October 9th, 2014
For years, researchers have studied disconnects between sender and receiver in electronic communications. It’s challenging to convey emotion and tone, for instance, via email or chat without the benefit of cues such as facial expressions, hand gestures, or vocal tone.
One study examined overconfidence over e-mail by comparing the perceived and actual ability of participants to communicate effectively. The results indicated that participants who sent e-mails overestimated their ability to communicate by e-mail and that participants who received e-mails overestimated their ability to interpret e-mail. Furthermore, participants who sent e-mails predicted about 78 percent of the time that their partners would correctly interpret the tone. However, the data revealed that only 56 percent of the time the receiver correctly interpreted the tone. As further noted, the receivers in the study “guessed that they had correctly interpreted the message’s tone” 90 percent of the time.
Earlier this year, Software Advice, an online firm that reviews customer service software, published a new study, based on responses from more than 2,000 consumers, that examines the impact of a support agent’s tone and language on customer satisfaction. Its research revealed that almost two-thirds (65%) of consumers actually prefer a casual tone in support emails, and that nearly half (49%) didn’t even find emoticons or colloquialisms to be inappropriate. This sentiment changed dramatically when consumers were denied a request, however, suggesting that customers expect help desk agents to adapt their tone to the situation.
A recent example supporting these findings that made national headlines was the chat conversation about a mishandled book order between a customer and an Amazon customer service representative. The conversation was unique in that the customer and Amazon CSR assumed the roles of Odin and Thor from Norse mythology. If you haven’t seen it, it’s worth a look. (Important: Notice that the Amazon CSR is invited into the role-play by the customer – and not the other way around.)
More than anything, this research reveals how our assumptions about the appropriateness of our electronic communications may undermine our effectiveness at work. So, first and foremost, self-awareness is key. Beyond that, consider guidelines that will contribute to the effectiveness of electronic communication, such as:
- Always add a brief greeting rather than jumping right in to the business at hand. It can be as simple as opening the message with “Greetings” before getting down to business.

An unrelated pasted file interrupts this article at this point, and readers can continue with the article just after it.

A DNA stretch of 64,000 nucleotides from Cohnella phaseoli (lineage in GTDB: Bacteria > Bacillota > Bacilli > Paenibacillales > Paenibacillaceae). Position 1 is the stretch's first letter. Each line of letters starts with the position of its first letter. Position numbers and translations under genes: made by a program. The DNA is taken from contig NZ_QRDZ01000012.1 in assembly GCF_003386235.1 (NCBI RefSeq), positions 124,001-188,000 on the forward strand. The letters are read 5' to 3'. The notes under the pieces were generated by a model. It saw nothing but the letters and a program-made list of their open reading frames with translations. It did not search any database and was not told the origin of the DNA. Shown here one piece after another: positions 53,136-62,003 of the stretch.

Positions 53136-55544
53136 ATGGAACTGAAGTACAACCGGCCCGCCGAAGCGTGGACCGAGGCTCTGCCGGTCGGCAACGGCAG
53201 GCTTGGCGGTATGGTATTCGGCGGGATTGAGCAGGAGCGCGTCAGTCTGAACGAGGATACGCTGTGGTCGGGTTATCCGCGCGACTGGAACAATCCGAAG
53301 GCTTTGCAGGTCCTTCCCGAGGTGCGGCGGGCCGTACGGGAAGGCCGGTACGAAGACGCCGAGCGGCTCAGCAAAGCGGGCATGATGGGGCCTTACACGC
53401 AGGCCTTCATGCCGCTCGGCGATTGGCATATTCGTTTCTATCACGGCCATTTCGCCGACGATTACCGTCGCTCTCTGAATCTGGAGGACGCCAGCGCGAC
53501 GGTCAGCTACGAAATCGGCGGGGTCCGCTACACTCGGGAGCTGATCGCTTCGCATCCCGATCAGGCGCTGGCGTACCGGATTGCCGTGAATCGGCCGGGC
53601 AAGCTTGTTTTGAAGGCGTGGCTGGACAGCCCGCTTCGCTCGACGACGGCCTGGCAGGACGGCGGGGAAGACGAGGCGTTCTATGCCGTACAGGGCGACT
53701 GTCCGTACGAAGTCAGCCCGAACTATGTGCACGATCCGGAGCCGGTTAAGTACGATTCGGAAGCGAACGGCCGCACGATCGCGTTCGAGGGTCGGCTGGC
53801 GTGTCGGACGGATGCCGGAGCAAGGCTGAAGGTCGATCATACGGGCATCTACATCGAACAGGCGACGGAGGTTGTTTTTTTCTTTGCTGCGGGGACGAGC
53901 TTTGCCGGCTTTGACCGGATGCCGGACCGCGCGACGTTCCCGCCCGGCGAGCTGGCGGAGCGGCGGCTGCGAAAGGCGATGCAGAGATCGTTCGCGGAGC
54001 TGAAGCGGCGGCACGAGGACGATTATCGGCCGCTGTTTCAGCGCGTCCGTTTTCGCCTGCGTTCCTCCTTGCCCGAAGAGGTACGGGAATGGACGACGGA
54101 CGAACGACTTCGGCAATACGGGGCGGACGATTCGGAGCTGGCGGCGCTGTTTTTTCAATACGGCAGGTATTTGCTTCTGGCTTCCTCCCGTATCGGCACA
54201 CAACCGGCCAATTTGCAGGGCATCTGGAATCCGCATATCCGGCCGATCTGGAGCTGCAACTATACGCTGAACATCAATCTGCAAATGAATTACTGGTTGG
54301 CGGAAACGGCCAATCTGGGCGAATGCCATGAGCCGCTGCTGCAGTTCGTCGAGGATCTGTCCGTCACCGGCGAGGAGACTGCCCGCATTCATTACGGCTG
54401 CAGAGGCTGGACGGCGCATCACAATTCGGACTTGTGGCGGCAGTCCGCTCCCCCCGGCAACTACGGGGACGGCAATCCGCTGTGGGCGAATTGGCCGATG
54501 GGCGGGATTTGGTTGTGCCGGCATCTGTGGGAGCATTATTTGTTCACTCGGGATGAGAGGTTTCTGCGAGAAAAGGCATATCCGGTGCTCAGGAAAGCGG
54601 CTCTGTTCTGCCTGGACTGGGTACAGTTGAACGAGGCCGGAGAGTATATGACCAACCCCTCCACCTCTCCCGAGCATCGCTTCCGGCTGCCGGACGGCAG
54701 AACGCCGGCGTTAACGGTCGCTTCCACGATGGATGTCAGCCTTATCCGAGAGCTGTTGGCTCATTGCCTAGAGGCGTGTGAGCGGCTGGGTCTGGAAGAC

- Use appropriate grammar, spelling, capitalization, and punctuation.
- Avoid using ALL CAPS, which may be perceived by recipients as shouting.
- Moderate use of exclamation marks.
- Use caution when adding emoticons, such as smiley faces.
- Avoid using all lower-case letters as well, which may appear overly casual or unprofessional.
- Avoid colloquialisms such as “What up?” or “bro”.
- Avoid using abbreviations or industry lexicon that may be misunderstood or not understood at all.
- Always end a message with a brief farewell that conveys gratitude for the opportunity to serve and invites further communication/clarification (in other words, does not assume the issue has been fully resolved). Again, it can be as simple as “Thank you for bringing the matter to our attention. Please let me know if you have further questions or concerns.”
Misunderstandings are inevitable in the cryptic world of computer-mediated communication. But you can reduce the odds of (unwittingly) offending your customers by: obtaining a credible assessment of your ability to accurately convey or interpret written communication; raising your awareness of the impact of tone and language in electronic communication, and; establishing and adhering to guidelines that will set the tone for exceptional customer service!
Don’t settle for ordinary. Choose extraordinary. (It’s always a choice.) Order Delight Your Customers: 7 Simple Ways to Raise Your Customer Service from Ordinary to Extraordinary by Steve Curtin or purchase from select retailers, including Barnes & Noble.
Watch the 90-second book trailer.
Illustration by Aaron McKissen.